Introduction: Anabolic-androgenic steroids are increasingly used in athletes and non-athletes elderly males. Several studies have suggested that synthetic testosterone have direct effects by causing cardiac hypertrophy and left ventricular contractile dysfunction. All of these factors contribute to an increased risk of ventricular arrhythmias and sudden cardiac death. However, limited data are available regarding interactions between anabolic hormones concentration and insulin-like growth factor I (IGF-I) expression in the heart in response to exercise training.
Therefore, we examined effects of supraphysiological testosterone administration on left ventricular remodeling and cardiac IGF-I concentrations in sedentary and exercise-trained rats.
Methods: Male Wistar rats (n=52) were randomly allocated to groups with a 6-week endurance training with or without testosterone, and sedentary animals with or without testosterone. The hormone (20mg/250 g BW) was administrated once a week for six weeks. After six weeks the animals were anesthetized and the heart was excised and weighted. The left ventricular was separated to biochemical analyses.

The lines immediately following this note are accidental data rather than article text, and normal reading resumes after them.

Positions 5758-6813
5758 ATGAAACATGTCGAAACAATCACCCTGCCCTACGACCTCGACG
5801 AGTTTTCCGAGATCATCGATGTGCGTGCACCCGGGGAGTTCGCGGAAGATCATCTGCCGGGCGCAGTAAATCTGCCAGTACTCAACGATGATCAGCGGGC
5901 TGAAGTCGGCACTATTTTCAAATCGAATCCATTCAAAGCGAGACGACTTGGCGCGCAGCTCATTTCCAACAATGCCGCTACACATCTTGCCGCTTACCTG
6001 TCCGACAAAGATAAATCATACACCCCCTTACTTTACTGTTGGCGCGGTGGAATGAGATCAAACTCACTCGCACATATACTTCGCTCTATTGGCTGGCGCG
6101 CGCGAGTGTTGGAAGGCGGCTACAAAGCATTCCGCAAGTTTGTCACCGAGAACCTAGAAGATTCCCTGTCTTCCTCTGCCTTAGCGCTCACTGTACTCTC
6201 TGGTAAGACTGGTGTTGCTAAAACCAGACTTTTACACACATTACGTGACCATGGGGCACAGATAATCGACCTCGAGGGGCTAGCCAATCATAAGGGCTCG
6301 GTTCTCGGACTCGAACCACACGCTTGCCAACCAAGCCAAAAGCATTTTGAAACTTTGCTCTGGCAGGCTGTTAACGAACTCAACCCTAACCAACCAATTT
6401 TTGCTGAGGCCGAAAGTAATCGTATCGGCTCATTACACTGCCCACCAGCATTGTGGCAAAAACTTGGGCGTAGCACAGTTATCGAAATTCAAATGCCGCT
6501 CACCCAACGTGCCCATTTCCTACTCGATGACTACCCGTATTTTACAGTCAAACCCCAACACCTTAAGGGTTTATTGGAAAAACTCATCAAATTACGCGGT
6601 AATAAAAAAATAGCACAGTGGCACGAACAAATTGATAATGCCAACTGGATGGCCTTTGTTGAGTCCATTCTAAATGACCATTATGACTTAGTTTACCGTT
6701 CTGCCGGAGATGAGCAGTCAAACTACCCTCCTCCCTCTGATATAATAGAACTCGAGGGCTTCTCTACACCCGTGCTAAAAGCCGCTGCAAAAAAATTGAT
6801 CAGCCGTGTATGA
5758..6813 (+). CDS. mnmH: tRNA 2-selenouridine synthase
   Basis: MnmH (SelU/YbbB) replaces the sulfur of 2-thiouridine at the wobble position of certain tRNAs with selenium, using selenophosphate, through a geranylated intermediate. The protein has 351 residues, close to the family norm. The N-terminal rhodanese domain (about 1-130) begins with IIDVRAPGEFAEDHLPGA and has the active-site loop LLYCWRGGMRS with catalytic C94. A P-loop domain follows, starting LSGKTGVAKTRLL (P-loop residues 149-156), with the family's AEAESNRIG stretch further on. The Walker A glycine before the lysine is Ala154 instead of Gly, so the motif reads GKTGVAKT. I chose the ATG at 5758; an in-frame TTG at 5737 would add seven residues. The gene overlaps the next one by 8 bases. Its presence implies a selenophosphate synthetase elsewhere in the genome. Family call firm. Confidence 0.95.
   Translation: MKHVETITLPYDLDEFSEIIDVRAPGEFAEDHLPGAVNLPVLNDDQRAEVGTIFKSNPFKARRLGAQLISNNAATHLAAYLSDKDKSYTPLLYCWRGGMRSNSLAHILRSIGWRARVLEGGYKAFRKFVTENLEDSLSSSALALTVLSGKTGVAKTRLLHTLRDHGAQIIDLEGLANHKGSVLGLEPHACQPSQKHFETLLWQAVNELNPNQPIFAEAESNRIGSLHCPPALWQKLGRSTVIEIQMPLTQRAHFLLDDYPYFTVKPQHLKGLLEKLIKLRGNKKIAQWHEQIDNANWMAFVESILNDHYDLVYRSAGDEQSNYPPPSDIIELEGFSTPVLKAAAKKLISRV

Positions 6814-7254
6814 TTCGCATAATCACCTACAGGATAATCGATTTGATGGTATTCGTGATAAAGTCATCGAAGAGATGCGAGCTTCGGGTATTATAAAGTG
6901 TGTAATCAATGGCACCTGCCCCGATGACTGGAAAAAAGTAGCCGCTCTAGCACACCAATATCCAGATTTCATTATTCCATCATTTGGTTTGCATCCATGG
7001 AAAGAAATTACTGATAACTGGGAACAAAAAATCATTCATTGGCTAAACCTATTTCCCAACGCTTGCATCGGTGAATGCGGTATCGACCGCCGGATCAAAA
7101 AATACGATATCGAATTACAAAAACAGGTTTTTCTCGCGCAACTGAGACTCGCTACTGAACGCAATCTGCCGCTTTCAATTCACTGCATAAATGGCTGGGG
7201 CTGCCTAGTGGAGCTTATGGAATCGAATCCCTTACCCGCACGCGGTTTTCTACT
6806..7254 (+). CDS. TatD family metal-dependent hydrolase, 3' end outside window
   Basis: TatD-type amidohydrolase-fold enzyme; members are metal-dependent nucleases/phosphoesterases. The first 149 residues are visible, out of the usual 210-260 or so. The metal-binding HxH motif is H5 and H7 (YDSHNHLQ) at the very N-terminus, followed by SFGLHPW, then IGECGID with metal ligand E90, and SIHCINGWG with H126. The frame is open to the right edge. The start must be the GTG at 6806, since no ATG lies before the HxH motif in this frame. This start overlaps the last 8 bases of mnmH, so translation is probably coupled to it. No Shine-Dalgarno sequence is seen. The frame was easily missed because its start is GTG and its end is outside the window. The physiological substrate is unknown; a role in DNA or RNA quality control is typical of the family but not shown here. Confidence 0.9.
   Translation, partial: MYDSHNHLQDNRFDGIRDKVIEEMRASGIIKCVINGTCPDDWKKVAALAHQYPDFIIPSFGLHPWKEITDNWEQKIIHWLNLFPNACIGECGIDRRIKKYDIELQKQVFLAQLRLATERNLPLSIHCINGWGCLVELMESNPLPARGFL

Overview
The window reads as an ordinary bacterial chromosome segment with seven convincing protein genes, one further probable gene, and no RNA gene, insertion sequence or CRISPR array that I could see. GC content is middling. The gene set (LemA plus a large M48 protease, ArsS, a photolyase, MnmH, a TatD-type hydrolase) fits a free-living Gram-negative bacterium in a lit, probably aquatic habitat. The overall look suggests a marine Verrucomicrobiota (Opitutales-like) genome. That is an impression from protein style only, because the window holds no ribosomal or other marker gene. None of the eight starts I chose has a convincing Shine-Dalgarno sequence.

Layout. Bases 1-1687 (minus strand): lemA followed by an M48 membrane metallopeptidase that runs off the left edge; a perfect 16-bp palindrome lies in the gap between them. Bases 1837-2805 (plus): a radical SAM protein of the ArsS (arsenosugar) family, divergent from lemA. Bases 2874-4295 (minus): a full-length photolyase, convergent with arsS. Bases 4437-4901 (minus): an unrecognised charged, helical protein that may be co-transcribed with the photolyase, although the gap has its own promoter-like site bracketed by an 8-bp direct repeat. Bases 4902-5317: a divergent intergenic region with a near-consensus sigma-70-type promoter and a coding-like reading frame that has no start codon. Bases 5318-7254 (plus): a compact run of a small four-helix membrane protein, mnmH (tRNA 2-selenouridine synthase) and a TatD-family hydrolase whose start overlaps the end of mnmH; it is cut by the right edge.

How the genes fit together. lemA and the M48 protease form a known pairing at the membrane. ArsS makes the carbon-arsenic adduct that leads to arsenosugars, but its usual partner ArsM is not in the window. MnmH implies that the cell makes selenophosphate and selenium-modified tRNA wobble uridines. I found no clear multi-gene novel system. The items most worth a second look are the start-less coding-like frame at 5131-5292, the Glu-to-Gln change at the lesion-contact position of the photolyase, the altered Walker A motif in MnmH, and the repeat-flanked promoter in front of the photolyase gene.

Results: Testosterone treated sedentary animals showed significant higher cardiac IGF-I concentrations compared to control group (p<0.001). In endurance-trained groups, cardiac IGF-I concentrations were significantly higher after testosterone administration (p<0.01). The administration of supraphysiological testosterone significantly increased left ventricular mass of sedentary rats and left ventricular mass to body weigh ratio in endurance trained animals compared to control group. However, this effect was relatively small in trained group with and without testosterone administration.
Conclusions: The data demonstrate that increased cardiac IGF-I concentration in response to higher serum testosterone might be responsible for heart hypertrophy observed in both sedentary and endurance- trained animals.